For most people, buying a home is the most significant purchase of their lives. If you are purchasing property together with another person, then one issue to consider is how you and the other parties (as the buyers) want to take title to the property. How do you want to own the property? The manner in which a purchaser takes title to property can have significant consequences depending on the situation whether that be the death of one of the owners or the souring of a personal or business relationship.

Three Ways to Own Property

Generally, title agents will ask you how you want to take title or will provide a form for you to fill out indicating how you want to take title. If you are buying property by yourself, then the options are straight-forward because as the buyer, you are going to take title as either “a single man” or “a single woman” or “a married man” or “a married woman.” However, what happens when a buyer is purchasing property with someone else and what are the ways buyers can take title jointly? More often than not, buyers purchasing property jointly take title one of three ways: tenants-in-common (“TIC”), joint tenants with full rights of survivorship (“JTWROS”), or tenant by the entireties (“TBE”). Other options to consider may be forming a corporation, limited liability company, or trust to take title, but those options are not being covered by this post.

Tenants in Common

In Florida, the default rule is tenants in common. For purchasers of property, this means that if you are unmarried and buy a piece of property with another person, you are most likely taking title as tenants in common if you do not state a preference otherwise. Typical examples of this might be if you are purchasing property with a business partner or you are purchasing property with a significant other and are unmarried. In the event of the death of one of the owners, property held TIC passes to the heirs of the deceased owner. For example, if John Smith owns property with his brother Mike Smith as tenants-in-common, and Mike dies, then Mike’s one-half interest would pass under his will or, if no will, under Florida’s intestacy statute.

Joint Tenants with Full Rights of Survivorship

Another way to take title jointly is as joint tenants with full rights of survivorship. To own property as JTWROS, the buyers need:

  • unity of possession (joint ownership and control)
  • unity of interest (the parties’ interests are identical)
  • unity of title (the interests originated in the same instrument)
  • unity of time (the interests commenced simultaneously)

When two or more people take title as JTWROS, this means that the last survivor takes full ownership upon the death of the other owners. For example, if Mother and Son purchase a home as JTWROS, and the Son predeceases his Mother, then Mother would take 100 percent ownership automatically upon her Son’s death. That is, Mom would take 100 percent ownership of the property without going through the probate process. While many estate planners use this form of ownership to eliminate the need to probate certain assets, this can have detrimental effects depending on the intention of the parties. For example, if two business partners take title as JTWROS and one of them dies, then the surviving partner takes full ownership of the property. If the deceased partner wanted his/her interest to go to his/her heirs, then this asset would never become a part of the deceased partner’s estate.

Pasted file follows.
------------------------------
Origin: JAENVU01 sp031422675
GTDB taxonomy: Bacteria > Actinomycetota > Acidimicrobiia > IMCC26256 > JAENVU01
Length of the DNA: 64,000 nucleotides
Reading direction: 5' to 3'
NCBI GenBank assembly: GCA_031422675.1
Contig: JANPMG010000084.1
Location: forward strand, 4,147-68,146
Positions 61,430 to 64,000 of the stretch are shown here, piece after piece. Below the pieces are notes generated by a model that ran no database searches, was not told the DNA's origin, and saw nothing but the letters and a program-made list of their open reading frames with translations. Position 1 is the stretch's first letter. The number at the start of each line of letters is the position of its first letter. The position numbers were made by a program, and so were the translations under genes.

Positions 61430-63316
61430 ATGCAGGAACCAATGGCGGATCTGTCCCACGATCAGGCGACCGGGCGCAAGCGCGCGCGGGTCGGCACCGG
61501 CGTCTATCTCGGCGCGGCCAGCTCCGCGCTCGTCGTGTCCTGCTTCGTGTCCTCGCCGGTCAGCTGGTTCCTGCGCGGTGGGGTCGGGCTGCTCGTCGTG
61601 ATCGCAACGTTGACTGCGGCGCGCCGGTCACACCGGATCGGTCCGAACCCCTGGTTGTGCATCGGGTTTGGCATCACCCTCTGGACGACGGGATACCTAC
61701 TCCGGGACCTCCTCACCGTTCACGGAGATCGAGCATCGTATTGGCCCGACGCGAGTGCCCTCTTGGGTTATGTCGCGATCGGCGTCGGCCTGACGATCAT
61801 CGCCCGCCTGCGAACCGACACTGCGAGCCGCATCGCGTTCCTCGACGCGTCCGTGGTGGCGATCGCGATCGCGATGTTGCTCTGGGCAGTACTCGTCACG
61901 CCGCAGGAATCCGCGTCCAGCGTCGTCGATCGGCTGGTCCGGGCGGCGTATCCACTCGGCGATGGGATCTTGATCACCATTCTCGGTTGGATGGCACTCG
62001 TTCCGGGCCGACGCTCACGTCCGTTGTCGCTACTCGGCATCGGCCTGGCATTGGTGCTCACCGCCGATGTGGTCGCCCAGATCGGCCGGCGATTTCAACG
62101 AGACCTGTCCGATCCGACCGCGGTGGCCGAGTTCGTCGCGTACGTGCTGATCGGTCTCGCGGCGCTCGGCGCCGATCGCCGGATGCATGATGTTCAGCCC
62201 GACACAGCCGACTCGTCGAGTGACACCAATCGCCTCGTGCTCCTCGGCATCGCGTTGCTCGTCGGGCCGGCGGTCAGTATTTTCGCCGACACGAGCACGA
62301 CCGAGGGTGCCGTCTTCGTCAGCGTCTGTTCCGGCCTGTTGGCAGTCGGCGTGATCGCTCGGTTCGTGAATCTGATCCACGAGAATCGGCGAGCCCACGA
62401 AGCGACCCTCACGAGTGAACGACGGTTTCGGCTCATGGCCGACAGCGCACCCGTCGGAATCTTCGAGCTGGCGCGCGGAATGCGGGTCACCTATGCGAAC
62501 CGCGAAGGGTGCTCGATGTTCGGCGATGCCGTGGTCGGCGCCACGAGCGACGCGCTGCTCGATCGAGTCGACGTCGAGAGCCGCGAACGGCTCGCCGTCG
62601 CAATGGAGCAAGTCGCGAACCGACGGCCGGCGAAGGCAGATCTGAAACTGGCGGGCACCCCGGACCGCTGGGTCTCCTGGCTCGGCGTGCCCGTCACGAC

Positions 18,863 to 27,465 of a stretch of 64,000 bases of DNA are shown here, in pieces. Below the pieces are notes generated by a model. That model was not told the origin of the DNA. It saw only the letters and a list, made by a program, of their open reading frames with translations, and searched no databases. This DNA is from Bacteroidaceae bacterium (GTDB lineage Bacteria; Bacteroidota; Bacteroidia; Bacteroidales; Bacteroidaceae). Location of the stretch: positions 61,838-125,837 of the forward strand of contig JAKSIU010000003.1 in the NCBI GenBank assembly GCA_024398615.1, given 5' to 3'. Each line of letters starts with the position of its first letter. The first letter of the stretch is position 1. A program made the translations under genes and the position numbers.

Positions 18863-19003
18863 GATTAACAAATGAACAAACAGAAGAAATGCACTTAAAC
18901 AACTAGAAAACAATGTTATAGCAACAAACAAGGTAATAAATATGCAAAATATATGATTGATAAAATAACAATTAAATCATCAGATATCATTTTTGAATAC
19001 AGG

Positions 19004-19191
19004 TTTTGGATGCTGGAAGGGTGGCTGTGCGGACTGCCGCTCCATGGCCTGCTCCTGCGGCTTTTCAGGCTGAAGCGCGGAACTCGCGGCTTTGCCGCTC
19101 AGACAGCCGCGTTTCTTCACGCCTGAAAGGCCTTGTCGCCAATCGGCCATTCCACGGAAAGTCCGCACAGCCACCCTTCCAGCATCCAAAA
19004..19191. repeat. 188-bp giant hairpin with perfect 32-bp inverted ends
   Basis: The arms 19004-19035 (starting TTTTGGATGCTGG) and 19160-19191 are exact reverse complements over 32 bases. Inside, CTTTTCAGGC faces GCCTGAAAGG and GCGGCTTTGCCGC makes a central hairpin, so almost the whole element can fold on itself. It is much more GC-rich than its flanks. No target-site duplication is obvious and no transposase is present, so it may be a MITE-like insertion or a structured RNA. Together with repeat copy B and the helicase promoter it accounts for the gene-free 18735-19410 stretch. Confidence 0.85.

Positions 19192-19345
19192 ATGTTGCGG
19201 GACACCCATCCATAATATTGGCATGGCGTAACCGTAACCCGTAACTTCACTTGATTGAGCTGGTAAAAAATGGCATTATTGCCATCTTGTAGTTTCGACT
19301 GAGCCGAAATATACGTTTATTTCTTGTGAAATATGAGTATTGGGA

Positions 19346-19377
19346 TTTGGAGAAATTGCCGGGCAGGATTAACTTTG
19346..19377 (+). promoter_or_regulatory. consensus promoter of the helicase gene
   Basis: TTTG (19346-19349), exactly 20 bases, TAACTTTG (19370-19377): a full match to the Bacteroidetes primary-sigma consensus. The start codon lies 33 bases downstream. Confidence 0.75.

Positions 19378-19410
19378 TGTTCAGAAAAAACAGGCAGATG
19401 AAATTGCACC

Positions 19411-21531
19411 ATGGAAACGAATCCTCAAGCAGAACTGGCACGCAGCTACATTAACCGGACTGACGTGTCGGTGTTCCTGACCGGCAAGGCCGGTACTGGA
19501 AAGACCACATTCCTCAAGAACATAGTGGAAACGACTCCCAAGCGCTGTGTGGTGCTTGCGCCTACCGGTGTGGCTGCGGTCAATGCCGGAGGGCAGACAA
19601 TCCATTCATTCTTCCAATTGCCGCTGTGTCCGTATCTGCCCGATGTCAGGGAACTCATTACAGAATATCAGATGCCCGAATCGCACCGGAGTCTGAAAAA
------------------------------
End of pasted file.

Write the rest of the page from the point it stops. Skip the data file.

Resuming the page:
Tenants by the Entireties

The third way in which to take title is as tenants by the entireties. This form of ownership is reserved only for married couples. At the time of the purchase, the buyers need to:

  • have unity of possession (joint ownership and control)
  • have unity of interest (the parties’ interests are identical)
  • have unity of title (the interests originated in the same instrument)
  • unity of time (the interests commenced simultaneously)
  • unity of marriage (the parties were married at the time the property became titled in their joint names).

When a married couple purchases a home, this is most often signified on the deed with the words “husband and wife,” “a married couple,” “husband and husband,” etc. This form of ownership has the same effect as owning property as JTWROS (i.e., the surviving spouse takes full ownership of the property) with the added benefit of certain creditor protections.

It is important to note that if the married couple gets divorced and still owns the home together after the divorce, their ownership is automatically converted from TBE to TIC because they would fail to meet the fifth requirement to hold property TBE (the marriage requirement).

If the divorced couple decides to get married again, then the subsequent re-marriage would not change how title is held back to TBE from TIC. Instead, the re-married couple would need to re-execute a deed from themselves, TIC, to themselves, TBE. For example, Husband and Wife, tenants-in-common, as Grantor, to themselves as Husband and Wife, tenants by the entireties.

Take-Away

There are many factors to consider when considering how you want to take title to property and the consequences can be significant. Accordingly, it is important to understand your options to discuss your intentions with an attorney. If you have any questions or need assistance, please feel free to contact me at caleb.hinton@henlaw.com or by phone at 239-344-1125.